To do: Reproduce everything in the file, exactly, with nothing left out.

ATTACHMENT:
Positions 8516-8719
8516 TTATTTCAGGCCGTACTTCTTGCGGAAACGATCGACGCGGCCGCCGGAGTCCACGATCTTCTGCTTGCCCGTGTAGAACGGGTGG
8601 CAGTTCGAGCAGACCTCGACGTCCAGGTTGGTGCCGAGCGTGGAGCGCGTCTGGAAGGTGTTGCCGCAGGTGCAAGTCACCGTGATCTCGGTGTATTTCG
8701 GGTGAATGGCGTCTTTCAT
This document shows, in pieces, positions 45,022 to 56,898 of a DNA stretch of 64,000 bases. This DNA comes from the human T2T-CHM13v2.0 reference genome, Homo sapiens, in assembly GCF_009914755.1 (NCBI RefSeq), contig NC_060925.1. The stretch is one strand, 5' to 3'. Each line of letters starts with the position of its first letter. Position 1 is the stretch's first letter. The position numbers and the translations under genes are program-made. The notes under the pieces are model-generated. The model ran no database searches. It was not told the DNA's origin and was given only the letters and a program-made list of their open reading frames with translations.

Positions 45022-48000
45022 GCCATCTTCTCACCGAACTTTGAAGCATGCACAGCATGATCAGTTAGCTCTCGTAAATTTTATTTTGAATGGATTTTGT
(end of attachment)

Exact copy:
Positions 8516-8719
8516 TTATTTCAGGCCGTACTTCTTGCGGAAACGATCGACGCGGCCGCCGGAGTCCACGATCTTCTGCTTGCCCGTGTAGAACGGGTGG
8601 CAGTTCGAGCAGACCTCGACGTCCAGGTTGGTGCCGAGCGTGGAGCGCGTCTGGAAGGTGTTGCCGCAGGTGCAAGTCACCGTGATCTCGGTGTATTTCG
8701 GGTGAATGGCGTCTTTCAT
This document shows, in pieces, positions 45,022 to 56,898 of a DNA stretch of 64,000 bases. This DNA comes from the human T2T-CHM13v2.0 reference genome, Homo sapiens, in assembly GCF_009914755.1 (NCBI RefSeq), contig NC_060925.1. The stretch is one strand, 5' to 3'. Each line of letters starts with the position of its first letter. Position 1 is the stretch's first letter. The position numbers and the translations under genes are program-made. The notes under the pieces are model-generated. The model ran no database searches. It was not told the DNA's origin and was given only the letters and a program-made list of their open reading frames with translations.

Positions 45022-48000
45022 GCCATCTTCTCACCGAACTTTGAAGCATGCACAGCATGATCAGTTAGCTCTCGTAAATTTTATTTTGAATGGATTTTGT